• Pete Denton says:

      Thanks for commenting. I’ve done the same with some novels where I reached a certain point and had no idea what to do next. With this novel I had a clear plan through to the ending. I might have changed some details but that plan has helped me finish the first draft. Good luck in finding the answers to your plot dilemmas and happy writing 🙂

  11. alittlebithorror says:

    I do try to write something every day, but there are days when it flows and days when it doesn’t. As I write short stories it’s quite easy to flit from one to another if I find one just isn’t doing it for me on a particular day.

    As for using PowerPoint – I’d never get anything else done. Bit of a formatting perfection freak here.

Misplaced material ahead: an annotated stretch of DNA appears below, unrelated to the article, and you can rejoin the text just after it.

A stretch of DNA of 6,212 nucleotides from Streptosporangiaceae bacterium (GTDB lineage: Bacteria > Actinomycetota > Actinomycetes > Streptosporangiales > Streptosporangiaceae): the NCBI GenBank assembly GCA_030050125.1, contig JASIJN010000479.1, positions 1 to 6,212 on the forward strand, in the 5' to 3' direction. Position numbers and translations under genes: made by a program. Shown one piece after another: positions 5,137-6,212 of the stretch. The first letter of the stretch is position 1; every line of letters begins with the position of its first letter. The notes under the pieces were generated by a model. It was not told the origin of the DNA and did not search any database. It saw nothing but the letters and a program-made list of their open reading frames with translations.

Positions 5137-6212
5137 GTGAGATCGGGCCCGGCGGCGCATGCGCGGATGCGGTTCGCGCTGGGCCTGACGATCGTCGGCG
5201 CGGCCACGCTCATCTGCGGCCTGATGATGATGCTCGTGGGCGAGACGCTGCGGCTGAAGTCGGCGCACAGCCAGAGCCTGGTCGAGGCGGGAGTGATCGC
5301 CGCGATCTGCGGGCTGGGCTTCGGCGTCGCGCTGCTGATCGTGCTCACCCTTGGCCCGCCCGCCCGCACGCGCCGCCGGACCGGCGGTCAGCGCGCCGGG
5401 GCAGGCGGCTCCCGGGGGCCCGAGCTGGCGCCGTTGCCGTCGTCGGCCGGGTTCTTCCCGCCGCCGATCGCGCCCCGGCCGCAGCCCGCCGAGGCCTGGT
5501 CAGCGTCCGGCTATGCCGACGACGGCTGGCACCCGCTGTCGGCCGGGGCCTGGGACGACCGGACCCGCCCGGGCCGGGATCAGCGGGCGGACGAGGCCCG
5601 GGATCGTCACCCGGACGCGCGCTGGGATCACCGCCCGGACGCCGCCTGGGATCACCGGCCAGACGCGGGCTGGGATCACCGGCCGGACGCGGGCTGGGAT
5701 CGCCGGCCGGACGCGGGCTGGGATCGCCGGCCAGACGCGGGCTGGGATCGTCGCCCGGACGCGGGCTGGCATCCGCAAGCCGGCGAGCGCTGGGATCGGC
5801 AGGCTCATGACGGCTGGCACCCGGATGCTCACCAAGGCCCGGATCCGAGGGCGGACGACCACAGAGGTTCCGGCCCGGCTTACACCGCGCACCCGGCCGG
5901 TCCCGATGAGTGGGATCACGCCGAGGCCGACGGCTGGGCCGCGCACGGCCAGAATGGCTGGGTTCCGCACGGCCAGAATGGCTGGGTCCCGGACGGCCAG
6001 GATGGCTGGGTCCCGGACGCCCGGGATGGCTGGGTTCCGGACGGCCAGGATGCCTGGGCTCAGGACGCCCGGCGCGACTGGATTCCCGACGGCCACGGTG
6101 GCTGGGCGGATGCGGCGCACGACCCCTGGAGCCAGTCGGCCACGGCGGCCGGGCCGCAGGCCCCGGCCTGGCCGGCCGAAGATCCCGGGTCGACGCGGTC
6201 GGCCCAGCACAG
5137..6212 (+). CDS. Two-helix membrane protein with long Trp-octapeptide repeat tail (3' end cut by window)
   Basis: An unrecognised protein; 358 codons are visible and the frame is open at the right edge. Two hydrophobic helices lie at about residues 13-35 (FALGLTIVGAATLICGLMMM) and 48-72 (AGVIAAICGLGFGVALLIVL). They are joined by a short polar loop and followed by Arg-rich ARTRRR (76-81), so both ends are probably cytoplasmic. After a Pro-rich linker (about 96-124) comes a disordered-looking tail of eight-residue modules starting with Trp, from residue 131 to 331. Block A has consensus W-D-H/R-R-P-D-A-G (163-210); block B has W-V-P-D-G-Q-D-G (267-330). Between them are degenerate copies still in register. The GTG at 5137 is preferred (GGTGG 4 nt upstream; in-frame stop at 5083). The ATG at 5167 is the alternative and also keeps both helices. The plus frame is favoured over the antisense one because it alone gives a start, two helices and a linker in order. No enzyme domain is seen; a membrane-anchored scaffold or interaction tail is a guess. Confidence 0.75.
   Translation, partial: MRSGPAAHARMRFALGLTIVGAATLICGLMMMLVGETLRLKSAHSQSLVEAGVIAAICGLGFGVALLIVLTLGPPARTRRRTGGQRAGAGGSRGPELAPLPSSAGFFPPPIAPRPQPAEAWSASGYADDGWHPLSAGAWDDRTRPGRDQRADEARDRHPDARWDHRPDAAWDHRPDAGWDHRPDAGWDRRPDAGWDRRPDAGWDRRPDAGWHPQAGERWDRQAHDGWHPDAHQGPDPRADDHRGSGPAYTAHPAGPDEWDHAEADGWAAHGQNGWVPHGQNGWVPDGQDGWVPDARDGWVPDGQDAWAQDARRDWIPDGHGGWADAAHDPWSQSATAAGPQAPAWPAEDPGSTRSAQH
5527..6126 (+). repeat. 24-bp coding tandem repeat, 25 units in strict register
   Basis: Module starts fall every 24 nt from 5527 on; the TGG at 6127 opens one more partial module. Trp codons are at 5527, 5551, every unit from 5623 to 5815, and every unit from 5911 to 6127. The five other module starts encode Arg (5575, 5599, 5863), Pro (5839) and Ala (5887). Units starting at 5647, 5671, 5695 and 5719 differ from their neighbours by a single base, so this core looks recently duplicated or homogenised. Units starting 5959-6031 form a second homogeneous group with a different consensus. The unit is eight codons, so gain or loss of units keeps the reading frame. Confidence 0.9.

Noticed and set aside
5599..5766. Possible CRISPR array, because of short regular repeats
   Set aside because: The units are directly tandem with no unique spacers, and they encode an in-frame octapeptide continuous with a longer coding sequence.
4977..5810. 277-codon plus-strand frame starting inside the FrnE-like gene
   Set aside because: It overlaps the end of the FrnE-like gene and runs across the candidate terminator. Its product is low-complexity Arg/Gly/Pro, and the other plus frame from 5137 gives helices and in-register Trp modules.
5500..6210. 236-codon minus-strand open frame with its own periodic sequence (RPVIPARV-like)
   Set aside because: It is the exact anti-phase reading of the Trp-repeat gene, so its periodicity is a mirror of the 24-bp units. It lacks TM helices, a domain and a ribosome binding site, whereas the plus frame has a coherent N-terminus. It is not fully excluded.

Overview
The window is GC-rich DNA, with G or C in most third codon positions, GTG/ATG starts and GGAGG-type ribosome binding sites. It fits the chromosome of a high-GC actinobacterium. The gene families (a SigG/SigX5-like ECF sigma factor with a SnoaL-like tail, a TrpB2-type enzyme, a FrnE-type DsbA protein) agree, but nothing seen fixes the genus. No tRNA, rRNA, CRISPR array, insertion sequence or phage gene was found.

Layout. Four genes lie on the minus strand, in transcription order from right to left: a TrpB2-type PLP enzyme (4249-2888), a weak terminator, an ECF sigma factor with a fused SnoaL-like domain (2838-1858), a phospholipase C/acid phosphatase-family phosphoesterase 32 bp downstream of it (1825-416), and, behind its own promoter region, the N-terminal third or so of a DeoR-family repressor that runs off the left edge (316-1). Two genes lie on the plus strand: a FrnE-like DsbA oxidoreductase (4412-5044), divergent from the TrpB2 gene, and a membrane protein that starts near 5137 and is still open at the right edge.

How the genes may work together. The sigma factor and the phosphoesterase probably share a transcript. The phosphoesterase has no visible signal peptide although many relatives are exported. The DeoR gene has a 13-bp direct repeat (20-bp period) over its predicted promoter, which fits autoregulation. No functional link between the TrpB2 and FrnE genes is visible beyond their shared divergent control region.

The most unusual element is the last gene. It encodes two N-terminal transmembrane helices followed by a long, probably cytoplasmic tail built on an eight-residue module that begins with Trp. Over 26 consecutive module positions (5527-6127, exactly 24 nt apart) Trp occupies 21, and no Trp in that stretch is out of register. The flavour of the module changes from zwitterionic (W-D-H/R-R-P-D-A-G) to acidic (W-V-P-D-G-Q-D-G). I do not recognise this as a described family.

• Pete Denton says:

      Hahaha thanks, Juliet. I usually am and have been know to set the view to 400% to make sure lines really do line up and reach.

      I agree about being able to flit between short stories and particularly Flash Fiction. At the moment I’m just concentrating on the novel so more difficult to pick anything else up. Still got to keep plodding 🙂

  12. You didn’t happen to find my Mojo under that bush, did you, Pete? It seems to have gone on vacation, I’ve had a quick look round my garden and all I can see are weeds and green slime 😦 Your post has given me hope that this enforced break will be effective for me too. I love the PowerPoint idea – we have the technology, but I rarely think to use it!

    • Pete Denton says:

      Hahaha, thanks, Jacqueline. I didn’t find any others out there but will look again. I did get a bit of a spurt after the break so hopefully you will too. At least it did let me do some ground work, always good.